Why is the industry, pumped up with money and competencies, does not fulfill its main purpose - the savings of the nation?

Unlike many European countries, including Russia, the American model of medical care was formed at the beginning of the twentieth century solely on market insurance principles. The prototype of the system was created in the 1920s on the basis of the University Medical Center in Dallas. Many residents of Texas used the services of this hospital, but often could not pay for the treatment. The local lawyer, Justin Ford Kimball, offered the Texas trade union of teachers a deal: for $ 6 a year, or 50 cents a month, they received an offer for a 21-day hospital stay with full coverage of all costs. Without insurance, the same medical care would have cost Texans $ 525.

The model not only caught on in Texas, but also became widespread throughout the country. By 1939, 3 million Americans were included in similar insurance programs called Blue Cross Plans, after the largest insurer company in the United States today. The purpose of organizing this insurance system was not to claim profit, but to increase the availability of medical care for patients and regular financial support for clinics.

Correction of good intentions occurred, one might say, because of events of historical scale. During and immediately after World War II, the US National Labor Council "froze" wage growth for many enterprises, and since it became impossible to directly motivate employees, employers began to attract employees by offering them health insurance. The federal government has supported the venture of regulations that exempt companies from taxation funds that are used to maintain the health of workers. Then the conditions for all insured were the same, regardless of age and the presence of disease.

Between 1940 and 1955, the number of health insurance holders in the country increased from 10% to 60%, which made health insurance a promising market. Providers began to insure younger and relatively healthy patients, those on whom they could earn. Following the graduation of the cost of programs, depending on age and the presence of disease. Powerful insurance companies emerged, industry leaders such as Blue Cross and Blue Shield corporations became known. On the other hand, medical care turned out to be practically inaccessible for numerous groups of the population. For example, Americans over 65 years of age were forced to pay premiums to medical insurers, three times the national cost of the policy.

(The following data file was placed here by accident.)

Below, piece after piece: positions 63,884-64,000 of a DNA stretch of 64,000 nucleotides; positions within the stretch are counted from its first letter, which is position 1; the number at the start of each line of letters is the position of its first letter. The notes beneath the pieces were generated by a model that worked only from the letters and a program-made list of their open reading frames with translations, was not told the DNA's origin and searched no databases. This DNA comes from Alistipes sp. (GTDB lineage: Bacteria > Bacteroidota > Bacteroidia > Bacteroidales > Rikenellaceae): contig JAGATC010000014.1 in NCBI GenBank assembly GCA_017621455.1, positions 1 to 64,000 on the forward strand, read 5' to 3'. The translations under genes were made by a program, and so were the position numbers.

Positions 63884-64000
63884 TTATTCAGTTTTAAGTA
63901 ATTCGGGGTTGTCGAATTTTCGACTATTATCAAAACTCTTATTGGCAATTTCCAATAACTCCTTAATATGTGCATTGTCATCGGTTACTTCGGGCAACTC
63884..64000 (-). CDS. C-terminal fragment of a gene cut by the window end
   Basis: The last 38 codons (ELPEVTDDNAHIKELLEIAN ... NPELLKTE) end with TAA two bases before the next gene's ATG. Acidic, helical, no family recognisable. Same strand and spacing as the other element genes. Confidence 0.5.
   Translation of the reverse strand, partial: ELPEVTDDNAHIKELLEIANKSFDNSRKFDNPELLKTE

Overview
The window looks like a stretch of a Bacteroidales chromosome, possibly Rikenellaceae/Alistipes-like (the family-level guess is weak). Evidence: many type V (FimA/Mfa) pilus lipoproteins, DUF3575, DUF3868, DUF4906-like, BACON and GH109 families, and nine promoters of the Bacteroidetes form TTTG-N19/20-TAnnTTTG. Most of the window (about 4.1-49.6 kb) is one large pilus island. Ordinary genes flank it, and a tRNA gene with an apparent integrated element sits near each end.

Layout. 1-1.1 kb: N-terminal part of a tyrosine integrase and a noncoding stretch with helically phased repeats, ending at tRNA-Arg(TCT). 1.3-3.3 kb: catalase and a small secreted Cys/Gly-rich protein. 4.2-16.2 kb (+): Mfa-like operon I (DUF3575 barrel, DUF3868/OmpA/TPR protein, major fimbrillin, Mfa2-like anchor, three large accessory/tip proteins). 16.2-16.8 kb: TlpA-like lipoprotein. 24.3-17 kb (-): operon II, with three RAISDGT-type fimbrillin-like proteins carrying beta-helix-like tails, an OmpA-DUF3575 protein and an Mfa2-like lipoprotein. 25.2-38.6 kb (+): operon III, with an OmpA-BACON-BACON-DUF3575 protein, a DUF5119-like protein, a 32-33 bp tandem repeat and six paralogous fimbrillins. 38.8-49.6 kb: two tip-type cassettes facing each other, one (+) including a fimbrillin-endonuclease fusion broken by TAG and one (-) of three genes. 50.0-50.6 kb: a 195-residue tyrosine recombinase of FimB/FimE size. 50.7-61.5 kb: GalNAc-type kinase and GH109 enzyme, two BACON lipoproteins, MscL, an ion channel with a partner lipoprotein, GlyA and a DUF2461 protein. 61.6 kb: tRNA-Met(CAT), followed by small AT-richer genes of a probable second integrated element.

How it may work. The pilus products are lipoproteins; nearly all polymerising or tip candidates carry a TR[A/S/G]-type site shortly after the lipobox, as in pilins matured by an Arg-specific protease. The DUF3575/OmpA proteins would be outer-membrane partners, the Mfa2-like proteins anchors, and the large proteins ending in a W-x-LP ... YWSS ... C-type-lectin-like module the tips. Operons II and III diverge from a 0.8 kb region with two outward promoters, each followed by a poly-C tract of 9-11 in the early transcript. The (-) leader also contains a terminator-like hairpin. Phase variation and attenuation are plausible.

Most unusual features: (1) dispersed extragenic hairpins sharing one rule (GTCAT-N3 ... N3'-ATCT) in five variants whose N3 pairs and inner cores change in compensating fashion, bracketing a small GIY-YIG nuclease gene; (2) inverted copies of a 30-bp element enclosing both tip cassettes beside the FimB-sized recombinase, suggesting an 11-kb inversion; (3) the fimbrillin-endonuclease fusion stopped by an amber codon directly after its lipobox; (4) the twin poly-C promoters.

The response to tough market conditions was the emergence of state insurance programs, primarily Medicare. The social project, approved by the federal government in 1965, aimed at an audience of Americans over 65 and provided medical care for about 60% of age patients. Medicaid followed, targeting lower-middle-income people. However, state insurance programs were forced to integrate into the established market, and therefore, to adapt to the prices and rules of the big game, without any possibility to influence the industry in a regulatory manner. So the United States remained one of the few countries in the world without a system of universal compulsory health insurance.

PLATINUM NUMBER SIX

The state program Medicare with an annual budget of about $ 700 billion (about 4% of GDP), provided by the federal government, in 2017 served no more than 18% of the population, including the main target audience - 49 million Americans over 65, as well as 9 million younger people countries with a disability.

Medicaid, targeted at people with lower than average income and funded from the federal and regional budgets, according to Statista, covers no more than 15% of the US population - 48.855 million people. Finally, the audience for the State’s Children’s Health Insurance Program (CHIP), designed for children whose parents earn a little but do not qualify for Medicaid, does not exceed 15 million people.